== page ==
The other point raised by Mr. Maqutu was that of provocation. He referred me to Criminal Law (Homicide Amendment) Proclamation 42 of 1959. He submitted that provocation reduces the killing which would normally be
murder to culpable homicide. This depends on the nature and gravity of the provocation, whether the accused was so extremely provoked that he was incapable to form the specific intent required in murder. In Rex v.
'Makhethang Setai 1980(2) LL.R. 359 at 378, Cotran, CJ. said:
"The law, at any rate since R. v. Krull 1959(3) S.A. 392, seems to be clear, viz, that provocation does not reduce an intentional killing to culpable homicide. Upon a charge of murder where there is evidence of provocation only one inquiry need bo made, viz. did the accused subjectively intend to kill? If the answer is in the affirmative it will be murder, possibly with extenuating circumstances. If the intention to kill was negatived by the provocation, it may be culpable homicide."
The learned Chief Justice did not specifically refer to Proclamation No. 42 of 1959 but in R. v. Buthelezi, 1925 A.D. 160 it was held that section 141 of the Transkeian Penal Code-Act No. 24 of 1886 (C) (Which is similar to our section 3 of Proclamation 42 of 1959) correctly expressed the common law of South Africa. I shall assume that in 'Makhethang Setai's case (supra) the learned Chief Justice had in mind not only our Proclamation but the case of Rex v. Lebohong Nathane 1974-1975 LL.R. 64 at p. 69 where referring to Krull's case the late Mapetla, C.J. said:
"As the learned Judge of Appeal pointed out later in his judgment, the language of the Transkean Penal Code was not, unlike that of our Proclamation in our case, binding on the Courts in its ipsissima verba. In the present case one is dealing with a statutory provision and the question then is one of interpretation of the meaning
of this provision. In construing this provision I con find no justification
for drawing any distinction between the loss of the power of self-control and inducement to commit an assault on the one hand and the inability to form an intention to kill on the other. The use of the expression "means and includes" in the definition suggests that it was not the intention to exclude the common law concept of provocation." (My underlining).
I entirely agree. There is no doubt that on the previous day the deceased and his companions wrongfully attacked the accused. But on the 1st May, 1983 when they were before the chief they did not attack him with knives as he alleges. They merely demanded what they regarded as due to them. There is no doubt in my mind that they were very angry and disgusted. They had shown their dissatisfaction throughout the proceedings before the chief. In my view, they did not do any act which amounted to sudden provocation entitling the accused to shoot the deceased. According to the accused he
was defending his property which was about to fall into wrong hands. He did not raise the defence of provocation because the deceased did not commit on act which can be described as sudden provocation. That the accused was angry when the people he rightly regarded as his employees challenged his authority is a fact which cannot be ignored. But the accused was well aware of their attitude long before they came before the chief. I am of the opinion that there was no provocation.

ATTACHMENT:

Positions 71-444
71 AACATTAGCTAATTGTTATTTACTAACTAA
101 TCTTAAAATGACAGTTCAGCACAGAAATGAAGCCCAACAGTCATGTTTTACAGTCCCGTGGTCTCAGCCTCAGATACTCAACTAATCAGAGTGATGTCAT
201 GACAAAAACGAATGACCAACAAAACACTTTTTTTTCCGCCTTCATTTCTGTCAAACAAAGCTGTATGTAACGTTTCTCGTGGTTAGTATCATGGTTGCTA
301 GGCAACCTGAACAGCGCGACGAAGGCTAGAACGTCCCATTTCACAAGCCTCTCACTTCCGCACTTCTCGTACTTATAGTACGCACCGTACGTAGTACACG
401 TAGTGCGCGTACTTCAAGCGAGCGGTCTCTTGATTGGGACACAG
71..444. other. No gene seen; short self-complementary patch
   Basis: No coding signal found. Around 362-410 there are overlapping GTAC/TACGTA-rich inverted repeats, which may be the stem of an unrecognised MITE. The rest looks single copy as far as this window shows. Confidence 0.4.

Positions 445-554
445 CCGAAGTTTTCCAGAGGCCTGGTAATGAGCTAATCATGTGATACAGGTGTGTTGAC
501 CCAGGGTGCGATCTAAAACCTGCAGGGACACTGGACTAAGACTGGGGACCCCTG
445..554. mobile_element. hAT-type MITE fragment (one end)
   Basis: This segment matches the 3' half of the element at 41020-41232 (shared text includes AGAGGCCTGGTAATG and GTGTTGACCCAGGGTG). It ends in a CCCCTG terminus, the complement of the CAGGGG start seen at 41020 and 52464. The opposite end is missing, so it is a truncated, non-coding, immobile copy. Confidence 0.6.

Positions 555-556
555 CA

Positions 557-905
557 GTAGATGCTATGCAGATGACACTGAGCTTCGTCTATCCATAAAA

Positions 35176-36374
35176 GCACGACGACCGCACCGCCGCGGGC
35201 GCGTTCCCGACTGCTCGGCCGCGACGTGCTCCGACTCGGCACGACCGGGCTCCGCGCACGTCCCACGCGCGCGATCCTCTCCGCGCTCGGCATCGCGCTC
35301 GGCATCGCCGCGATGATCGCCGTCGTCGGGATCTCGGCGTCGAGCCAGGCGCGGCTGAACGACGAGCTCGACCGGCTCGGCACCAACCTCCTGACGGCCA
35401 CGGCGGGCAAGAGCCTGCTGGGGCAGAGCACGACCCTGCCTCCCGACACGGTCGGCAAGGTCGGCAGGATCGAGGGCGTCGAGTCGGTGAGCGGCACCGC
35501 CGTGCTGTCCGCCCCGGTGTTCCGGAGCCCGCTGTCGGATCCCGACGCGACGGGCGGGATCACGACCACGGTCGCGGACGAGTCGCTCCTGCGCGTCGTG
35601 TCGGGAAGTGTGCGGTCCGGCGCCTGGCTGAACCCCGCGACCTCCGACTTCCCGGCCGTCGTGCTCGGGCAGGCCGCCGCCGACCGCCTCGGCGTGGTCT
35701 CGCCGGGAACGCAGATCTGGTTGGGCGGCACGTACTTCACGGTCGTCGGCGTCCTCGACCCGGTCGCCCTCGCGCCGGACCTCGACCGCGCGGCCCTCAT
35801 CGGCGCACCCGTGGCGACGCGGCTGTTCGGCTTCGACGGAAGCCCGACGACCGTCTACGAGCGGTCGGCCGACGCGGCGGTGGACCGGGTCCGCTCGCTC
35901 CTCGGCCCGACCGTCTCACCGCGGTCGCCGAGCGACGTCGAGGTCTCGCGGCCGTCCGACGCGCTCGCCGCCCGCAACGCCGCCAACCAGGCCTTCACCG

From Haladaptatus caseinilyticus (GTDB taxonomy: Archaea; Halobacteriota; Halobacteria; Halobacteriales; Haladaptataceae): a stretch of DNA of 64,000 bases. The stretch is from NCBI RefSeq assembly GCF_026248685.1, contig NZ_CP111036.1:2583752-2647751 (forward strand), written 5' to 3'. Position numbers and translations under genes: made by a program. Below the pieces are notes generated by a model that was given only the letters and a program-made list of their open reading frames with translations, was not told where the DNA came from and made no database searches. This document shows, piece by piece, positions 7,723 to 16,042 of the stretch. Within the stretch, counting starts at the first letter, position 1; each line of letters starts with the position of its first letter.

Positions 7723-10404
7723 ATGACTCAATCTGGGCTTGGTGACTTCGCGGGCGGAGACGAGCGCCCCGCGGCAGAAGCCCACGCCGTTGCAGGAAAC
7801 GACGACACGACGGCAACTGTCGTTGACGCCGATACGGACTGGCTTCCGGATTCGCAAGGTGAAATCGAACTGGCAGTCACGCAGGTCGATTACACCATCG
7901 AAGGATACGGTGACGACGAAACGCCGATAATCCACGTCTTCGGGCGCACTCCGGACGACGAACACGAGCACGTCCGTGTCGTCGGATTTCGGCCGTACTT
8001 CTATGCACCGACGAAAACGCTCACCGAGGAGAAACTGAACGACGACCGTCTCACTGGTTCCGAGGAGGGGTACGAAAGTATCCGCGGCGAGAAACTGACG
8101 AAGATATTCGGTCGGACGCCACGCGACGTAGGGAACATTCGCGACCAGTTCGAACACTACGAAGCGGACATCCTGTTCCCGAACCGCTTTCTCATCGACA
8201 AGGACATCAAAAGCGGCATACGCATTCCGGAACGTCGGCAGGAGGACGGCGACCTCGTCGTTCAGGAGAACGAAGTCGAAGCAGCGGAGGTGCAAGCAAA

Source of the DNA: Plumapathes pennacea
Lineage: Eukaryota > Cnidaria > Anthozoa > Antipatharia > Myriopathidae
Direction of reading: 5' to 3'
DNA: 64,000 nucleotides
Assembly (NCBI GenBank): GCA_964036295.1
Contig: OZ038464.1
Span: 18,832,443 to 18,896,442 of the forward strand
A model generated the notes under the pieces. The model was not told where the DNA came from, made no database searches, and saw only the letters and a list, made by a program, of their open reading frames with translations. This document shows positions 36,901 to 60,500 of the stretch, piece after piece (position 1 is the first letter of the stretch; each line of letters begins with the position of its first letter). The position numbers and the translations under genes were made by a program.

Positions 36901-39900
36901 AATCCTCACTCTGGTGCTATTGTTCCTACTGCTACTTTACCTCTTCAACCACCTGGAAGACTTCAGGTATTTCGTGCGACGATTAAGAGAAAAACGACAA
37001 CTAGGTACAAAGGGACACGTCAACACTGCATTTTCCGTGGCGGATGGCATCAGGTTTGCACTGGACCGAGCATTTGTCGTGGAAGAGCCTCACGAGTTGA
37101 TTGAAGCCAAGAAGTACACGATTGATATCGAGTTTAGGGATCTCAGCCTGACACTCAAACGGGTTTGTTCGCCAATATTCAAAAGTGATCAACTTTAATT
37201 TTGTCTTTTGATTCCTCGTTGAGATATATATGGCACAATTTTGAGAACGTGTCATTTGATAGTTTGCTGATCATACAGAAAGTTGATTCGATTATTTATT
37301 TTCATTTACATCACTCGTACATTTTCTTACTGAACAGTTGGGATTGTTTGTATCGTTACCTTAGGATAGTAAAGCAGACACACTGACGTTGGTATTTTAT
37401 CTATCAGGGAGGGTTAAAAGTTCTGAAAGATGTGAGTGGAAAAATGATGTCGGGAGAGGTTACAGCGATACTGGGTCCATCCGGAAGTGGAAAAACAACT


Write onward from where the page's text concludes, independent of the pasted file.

I have approached this cose on the basic that the accused had entered into a contract with Papa in which he promised to pay him M170; that the deceased had not been employed by the accused. Nevertheless, the accused
was informed by Papa that he should not worry about the deceased and Senku as they were his (Papa's) employees. The accused agreed to this arrangement. For that reason they had an interest in the matter and re justified to back up Papa in his demand. I do not mean that Papa was entitled to the whole amount but M170 was rather insufficient as he had to employ his own supporting staff.
Lastly, I would like to say a few words about D.W.1 Manamela Tsiu. He struck me as being an unrealiable witness who, because of his dependence on the accused ho was not prepared to say anything that would displease his master. For instance, he said the accused turned and looked in the direction of the deceased who was about four paces from him and fired a shot. On the same breath he said the accused did not see the deceased. Why does he say the accused did not see the man who was so close to him? He was unable to give any reason. His intelligence appears to me to be a matter of concern. He said the accused had promised to pay him M350 for his part in the building of the house of P.W.1. This is untrue and every person with some common sense can see that the accused could never promise him more than what was going to be paid to him. But this witness was not in a position to see that what he said was absurd.
For the reasons I have attempted to summarise above I formed the opinion that the Crown had proved its
case beyond a reasonable doubt. The accused is found guilty of murder. My assessors agree.
Extenuating circumstances are apparent from the text of this judgment and I need say no more about the subject. The accused is sentenced to nine (9) years' imprisonment,
29th May, 1984.
For the Crown : Miss Nku
For the Accused : Mr. Maqutu.